Tex. Penal Code Ann. § 38.04 (Vernon Supp.2009). The court determined the statute was not ambiguous. The court held that a conviction for the offense evading arrest as an element of a third-degree felony could not occur without proving the actor has previously been convicted of evading arrest. Id. at 234. The court concluded from the plain language of the statute that a prior conviction for evading arrest is an element for the offense of third-degree felony evading arrest. Id.
Applying the court's analysis in Carlton, we conclude the allegation of the prior assault conviction is also an element of the offense of assault causing bodily injury when pled as a third-degree felony. The structure of section 22.01, which defines the offense of assault causing bodily injury, is similar to that of evading arrest.
§ 22.01 Assault
(a) A person commits an offense if the person:
(1) intentionally, knowingly, or recklessly causes bodily injury to another, including the person's spouse;
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(b) An offense under Subsection (a)(1) is a Class A misdemeanor, except that the offense is a felony of the third degree if the offense is committed against:
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(2) a person whose relationship to or association with the defendant is described by Section 71.0021(b), 71.003, or 71.005, Family Code, if:
(A) it is shown on the trial of the offense that the defendant has been previously convicted of an offense under this chapter, ․ against a person whose relationship to or association with the defendant is described by Section 71.0021(b), 71.003, or 71.005, Family Code; ․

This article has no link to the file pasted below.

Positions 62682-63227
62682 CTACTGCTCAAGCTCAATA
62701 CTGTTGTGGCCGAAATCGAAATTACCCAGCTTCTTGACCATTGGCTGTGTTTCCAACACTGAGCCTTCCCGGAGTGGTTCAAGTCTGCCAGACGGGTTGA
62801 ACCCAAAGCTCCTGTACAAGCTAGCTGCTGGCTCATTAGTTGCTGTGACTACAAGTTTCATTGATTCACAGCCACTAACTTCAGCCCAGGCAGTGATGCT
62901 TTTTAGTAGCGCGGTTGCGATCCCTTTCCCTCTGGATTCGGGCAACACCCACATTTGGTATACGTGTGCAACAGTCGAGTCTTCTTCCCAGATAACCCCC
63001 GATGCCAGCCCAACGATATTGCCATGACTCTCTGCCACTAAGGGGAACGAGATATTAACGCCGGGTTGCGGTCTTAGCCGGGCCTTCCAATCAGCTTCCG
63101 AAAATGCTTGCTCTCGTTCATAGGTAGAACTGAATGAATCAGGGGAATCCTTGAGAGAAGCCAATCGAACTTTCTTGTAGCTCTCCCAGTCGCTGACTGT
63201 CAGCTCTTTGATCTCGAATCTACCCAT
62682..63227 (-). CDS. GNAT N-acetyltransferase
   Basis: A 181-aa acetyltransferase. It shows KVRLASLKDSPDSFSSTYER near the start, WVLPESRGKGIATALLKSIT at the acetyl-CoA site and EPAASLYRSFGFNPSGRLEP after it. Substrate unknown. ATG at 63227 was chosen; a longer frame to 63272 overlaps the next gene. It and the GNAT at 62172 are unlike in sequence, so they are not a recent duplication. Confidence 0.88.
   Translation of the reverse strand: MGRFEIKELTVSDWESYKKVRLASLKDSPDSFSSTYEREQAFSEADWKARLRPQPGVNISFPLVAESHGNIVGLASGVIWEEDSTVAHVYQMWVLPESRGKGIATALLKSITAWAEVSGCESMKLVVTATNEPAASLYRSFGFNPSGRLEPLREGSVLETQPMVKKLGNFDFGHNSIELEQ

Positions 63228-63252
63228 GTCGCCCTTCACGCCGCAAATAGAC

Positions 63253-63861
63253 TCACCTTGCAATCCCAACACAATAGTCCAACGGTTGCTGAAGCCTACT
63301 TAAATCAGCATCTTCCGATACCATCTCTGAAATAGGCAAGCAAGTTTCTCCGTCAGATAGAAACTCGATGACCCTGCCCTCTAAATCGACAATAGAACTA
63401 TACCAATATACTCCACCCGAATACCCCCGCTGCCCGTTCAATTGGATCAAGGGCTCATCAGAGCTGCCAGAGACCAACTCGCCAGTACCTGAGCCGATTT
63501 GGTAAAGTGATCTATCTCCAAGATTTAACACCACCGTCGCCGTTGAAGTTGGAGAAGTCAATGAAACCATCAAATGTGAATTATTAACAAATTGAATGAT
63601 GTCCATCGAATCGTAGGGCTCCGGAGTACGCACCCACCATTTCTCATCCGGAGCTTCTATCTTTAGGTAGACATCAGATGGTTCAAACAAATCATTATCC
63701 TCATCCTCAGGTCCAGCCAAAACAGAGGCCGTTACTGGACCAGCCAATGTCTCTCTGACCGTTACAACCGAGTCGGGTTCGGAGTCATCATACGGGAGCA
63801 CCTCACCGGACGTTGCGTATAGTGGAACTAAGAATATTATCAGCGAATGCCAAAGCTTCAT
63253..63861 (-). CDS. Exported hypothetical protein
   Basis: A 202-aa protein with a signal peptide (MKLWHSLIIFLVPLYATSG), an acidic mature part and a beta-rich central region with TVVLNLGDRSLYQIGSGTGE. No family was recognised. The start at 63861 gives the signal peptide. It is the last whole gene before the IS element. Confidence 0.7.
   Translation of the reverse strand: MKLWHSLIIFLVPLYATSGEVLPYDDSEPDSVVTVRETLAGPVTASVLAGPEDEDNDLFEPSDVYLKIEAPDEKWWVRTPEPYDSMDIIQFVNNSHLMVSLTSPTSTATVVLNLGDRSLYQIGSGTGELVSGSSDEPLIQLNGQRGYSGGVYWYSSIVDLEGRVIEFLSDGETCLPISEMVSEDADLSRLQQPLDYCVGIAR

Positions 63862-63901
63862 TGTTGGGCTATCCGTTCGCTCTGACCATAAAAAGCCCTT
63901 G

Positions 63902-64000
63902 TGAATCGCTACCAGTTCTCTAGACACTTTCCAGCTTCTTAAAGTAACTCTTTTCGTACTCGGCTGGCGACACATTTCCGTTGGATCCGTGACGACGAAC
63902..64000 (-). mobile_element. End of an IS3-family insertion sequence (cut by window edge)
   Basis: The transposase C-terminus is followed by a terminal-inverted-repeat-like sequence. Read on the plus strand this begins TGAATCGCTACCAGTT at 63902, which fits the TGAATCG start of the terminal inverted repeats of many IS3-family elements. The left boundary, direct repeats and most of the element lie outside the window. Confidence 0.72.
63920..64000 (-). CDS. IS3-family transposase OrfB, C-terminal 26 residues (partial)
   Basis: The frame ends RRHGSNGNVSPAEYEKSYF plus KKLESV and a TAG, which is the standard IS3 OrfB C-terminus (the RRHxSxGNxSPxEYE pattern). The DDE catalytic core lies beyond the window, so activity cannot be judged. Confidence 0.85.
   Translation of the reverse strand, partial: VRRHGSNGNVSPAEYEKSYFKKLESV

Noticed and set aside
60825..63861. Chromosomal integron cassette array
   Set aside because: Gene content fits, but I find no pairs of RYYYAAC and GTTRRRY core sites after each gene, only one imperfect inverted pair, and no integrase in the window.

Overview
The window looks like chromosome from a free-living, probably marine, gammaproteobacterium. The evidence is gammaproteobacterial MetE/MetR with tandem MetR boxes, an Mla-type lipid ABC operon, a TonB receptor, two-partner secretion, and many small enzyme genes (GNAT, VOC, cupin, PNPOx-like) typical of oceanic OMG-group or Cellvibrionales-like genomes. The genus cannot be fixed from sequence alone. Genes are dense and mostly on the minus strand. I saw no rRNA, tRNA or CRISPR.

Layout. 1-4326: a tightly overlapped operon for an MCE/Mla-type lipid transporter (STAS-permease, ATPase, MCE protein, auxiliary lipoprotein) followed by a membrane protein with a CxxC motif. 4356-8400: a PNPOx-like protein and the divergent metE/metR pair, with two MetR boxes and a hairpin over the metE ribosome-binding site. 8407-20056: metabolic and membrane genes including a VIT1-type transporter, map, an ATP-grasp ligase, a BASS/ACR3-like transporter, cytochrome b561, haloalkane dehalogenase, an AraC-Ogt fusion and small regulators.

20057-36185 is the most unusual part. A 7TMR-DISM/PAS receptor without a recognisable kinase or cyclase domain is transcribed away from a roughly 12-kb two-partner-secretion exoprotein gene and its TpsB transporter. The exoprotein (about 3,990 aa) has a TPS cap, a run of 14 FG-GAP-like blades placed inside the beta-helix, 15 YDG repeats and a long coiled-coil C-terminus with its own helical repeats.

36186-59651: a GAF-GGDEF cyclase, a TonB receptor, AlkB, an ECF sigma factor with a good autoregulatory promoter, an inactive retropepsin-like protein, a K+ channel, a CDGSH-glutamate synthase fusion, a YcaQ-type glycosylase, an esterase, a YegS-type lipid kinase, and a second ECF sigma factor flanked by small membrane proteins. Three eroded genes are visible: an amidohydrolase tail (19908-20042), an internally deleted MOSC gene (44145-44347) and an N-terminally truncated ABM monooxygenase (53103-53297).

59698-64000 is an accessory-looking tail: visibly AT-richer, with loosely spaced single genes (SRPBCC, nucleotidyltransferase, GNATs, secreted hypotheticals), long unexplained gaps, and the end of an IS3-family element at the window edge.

Tex. Penal Code Ann. § 22.01 (Vernon Supp.2009). Section 22.01(b)(2) is not ambiguous, and the plain language of the statute requires proof of a prior conviction. Accordingly, proof of a prior assault conviction is an element of the offense and must be included in a hypothetically correct charge and proven beyond a reasonable doubt. We will review the sufficiency of the evidence to determine if the State adduced sufficient proof of this element.
Reyes argues the State failed to prove he had been previously convicted of the requisite assault. We disagree. The State introduced into evidence a certified copy of a judgment dated June 9, 2000 in cause number 751591. The judgment stated Reyes had pled guilty to assault and included an affirmative finding of family violence.7 A fingerprint expert testified the judgment contained a fingerprint impression made by Reyes. The State's expert testified he compared the fingerprint contained on the judgment with Reyes's fingerprints and concluded Reyes's fingerprint was on the judgment. The judgment also contains the name of Mary Mora, the same complainant in the instant case. Based on this evidence, a reasonable jury could have concluded Reyes had previously been convicted of assault as alleged.